The big billy was last to stand, not long after 180 grains of hot lead zipped through his chest. The shot felt perfect and I watched in the scope as he took a few steps forward then reared over back backwards.
Sergan and I were both pretty ecstatic, a perfect stalk and perfect shot, and it was not even lunch time!
After a short steep climb, we were sitting with the big billy. He was much bulkier in the body than my last billy and his cape was almost black.
Sergan with my 2nd billy


We enjoyed a couple of Tatyana’s pastries and then caped the big billy out. With a slight push he started off down the chute and didn’t stop until the snow ran out.
We half skied down the snow chute and soon caught the billy up. I added his back legs to my pack and we carried on.
By the time we reached the herders hut Ali had the horses packed up again and a warm meal cooked for us, what a guy!
We trotted pack into camp by 5pm after an awesome day of hunting.

Kazhym had joined us in camp with a couple of Russian hunters, who had also taken some nice billies. So, a few vodkas were in order that night!

The next couple of days were very much a case of hurry up and wait, our driver was heading in from Almaty, but had some mechanical issues on the way, and our wee Russian truck had broken a steering arm and punctured a fuel tank while collecting some fire wood. So, we ate and rested, boiled our Ibex heads and explored around the camp. There was some form of old Military base in the valley, which was rather funny to see.
After 2 days our driver arrived with a ‘mechanic’ and some parts in another truck. 6 of us and gear crammed into the new Land Cruiser and bid farewell to our camp. Our guides had left the day before on their 200+km horse trek to their village, this was the last hunt of their season and after 3 months away from home they were understandably eager to see their families.
Our drive out of the hunting area was rather uneventful, we bumped into a lone wolf on the track but with our gear packed up there was nothing to do but watch as he trotted off into the vast landscape.
We changed into our familiar Hilux half way out and then started again on a very long and slow drive back to Almaty. Our poor Hilux was only running on 3 cylinders and it was the early hours of the next day before we made it to the city.

We explored the city for a few days before our long flights home began. Almaty is a very modern and rich city, not at all like you would imagine. The city was very clean and seemed very safe (the parts we saw anyway). Our driver took us one day into the mountains behind the city, there are a number of ski fields within an hour of so of the city, which is pretty awesome to see. The Kazakhs are very friendly and welcoming people and I think their country has a lot to offer as a tourist destination.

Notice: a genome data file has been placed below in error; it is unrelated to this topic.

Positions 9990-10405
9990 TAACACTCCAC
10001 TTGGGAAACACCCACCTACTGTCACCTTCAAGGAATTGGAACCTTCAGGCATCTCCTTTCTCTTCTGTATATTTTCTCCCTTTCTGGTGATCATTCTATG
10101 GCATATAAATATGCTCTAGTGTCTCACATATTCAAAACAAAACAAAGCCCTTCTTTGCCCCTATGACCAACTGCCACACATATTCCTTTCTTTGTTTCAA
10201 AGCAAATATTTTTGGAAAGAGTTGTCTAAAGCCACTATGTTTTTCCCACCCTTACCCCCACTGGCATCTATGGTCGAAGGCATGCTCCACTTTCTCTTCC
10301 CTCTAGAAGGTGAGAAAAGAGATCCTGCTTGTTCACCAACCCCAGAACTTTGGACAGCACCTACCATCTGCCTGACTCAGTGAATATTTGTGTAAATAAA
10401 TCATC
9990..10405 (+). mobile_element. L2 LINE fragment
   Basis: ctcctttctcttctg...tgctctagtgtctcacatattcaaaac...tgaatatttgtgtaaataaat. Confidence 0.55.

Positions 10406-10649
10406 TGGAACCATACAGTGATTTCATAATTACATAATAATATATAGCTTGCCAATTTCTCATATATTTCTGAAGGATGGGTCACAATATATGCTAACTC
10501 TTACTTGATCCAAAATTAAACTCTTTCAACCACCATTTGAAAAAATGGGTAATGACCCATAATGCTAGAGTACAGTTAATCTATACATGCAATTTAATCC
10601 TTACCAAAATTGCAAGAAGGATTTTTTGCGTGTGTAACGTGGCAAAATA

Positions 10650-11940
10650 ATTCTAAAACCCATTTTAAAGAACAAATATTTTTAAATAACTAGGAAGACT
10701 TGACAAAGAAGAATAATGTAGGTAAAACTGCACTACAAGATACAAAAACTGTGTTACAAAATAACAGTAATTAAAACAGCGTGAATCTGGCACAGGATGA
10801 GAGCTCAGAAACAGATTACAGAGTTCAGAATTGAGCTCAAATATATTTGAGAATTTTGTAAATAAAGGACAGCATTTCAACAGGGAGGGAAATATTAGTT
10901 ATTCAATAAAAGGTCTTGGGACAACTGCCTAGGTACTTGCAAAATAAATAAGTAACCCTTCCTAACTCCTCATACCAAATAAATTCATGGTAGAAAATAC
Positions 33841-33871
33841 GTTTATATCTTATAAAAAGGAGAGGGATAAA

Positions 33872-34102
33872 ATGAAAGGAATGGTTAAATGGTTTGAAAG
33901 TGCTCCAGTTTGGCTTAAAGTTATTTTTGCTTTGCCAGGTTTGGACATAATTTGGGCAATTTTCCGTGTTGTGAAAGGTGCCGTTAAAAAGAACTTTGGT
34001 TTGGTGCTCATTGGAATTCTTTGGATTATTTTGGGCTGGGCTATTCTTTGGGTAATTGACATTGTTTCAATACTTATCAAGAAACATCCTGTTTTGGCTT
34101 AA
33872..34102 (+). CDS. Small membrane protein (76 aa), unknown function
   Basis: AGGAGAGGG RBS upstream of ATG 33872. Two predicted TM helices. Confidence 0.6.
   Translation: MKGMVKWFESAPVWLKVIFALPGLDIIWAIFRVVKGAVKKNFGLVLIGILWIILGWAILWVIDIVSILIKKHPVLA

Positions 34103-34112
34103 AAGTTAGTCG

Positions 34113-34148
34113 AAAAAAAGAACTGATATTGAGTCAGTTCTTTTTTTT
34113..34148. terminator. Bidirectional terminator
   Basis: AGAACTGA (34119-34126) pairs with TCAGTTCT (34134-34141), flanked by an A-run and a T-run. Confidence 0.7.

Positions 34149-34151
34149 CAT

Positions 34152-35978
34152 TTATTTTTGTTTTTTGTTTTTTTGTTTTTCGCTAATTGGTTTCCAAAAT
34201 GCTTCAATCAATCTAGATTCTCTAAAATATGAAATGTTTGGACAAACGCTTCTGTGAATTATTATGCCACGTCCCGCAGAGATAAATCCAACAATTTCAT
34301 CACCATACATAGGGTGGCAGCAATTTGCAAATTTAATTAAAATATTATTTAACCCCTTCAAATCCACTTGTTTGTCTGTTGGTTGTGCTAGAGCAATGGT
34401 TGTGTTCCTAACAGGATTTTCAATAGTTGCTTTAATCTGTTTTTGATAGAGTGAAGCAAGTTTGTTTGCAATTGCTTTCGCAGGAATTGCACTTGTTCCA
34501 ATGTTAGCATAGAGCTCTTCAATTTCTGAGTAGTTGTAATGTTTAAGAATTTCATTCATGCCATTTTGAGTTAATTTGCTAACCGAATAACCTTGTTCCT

Bernard, Rob and I were all very happy with our trip and things went about as smoothly as you could expect from such a trip. The quality of the game was much better than we expected and there are a few rumours of a return trip to see what those Maral get up to in the rut………


Senior Member
Feb 2, 2013
What an awesome trip and thanks for sharing. Quite the adventure it sounds like. Those ibex are impressive as hell.


Senior Member
Sep 19, 2018
Zeeland, MI
Very cool story. Thanks for sharing it with us. You did a good job of easing any undo 'strain' that we may feel about traveling to Mid-Asia on a hunt.


Senior Member
Oct 22, 2014
If i were we’re going to do a guided hunt, an Ibex in Asia would be it. Thanks for the story.

I checked my rifle after breakfast and was glad I did. Despite sighting in a few days earlier my rifle was shooting around 3inches high at 100 yards, with dialling up this was only exaggerated at longer distances.

Did you, or have you figured out what causes the loss in zero? What scope was it?


Senior Member
Dec 20, 2013
South Island New Zealand
If i were we’re going to do a guided hunt, an Ibex in Asia would be it. Thanks for the story.

Did you, or have you figured out what causes the loss in zero? What scope was it?

My rifle is a Tikka, with a Z5 in talley rings.
I have not shot it since I got home.

We sighted in on day 1, and my rifle was dead 100 yards. I run a 200 yard zero. So I dialed up to a 200 yards zero and away I went.

After messing up on my Ibex I shot at 100 again and was running like a 300+ yard zero. So I wound it down.

Not sure what the go was there. Maybe on day one I was shooting low for some reason? and should not have touched anything.
One thing that may have been an issue was a bipod, I generally do not use one, but sighted my gun in on day one with the bipod.
I know some light guns do have vertical shift on bipods/bags, but I have used it plenty of times here at home with the bipod.

Id say most likely the issue was the man driving it.
the rifle is a good set up, but I do not particularly like it.

Should have taken my .243 haha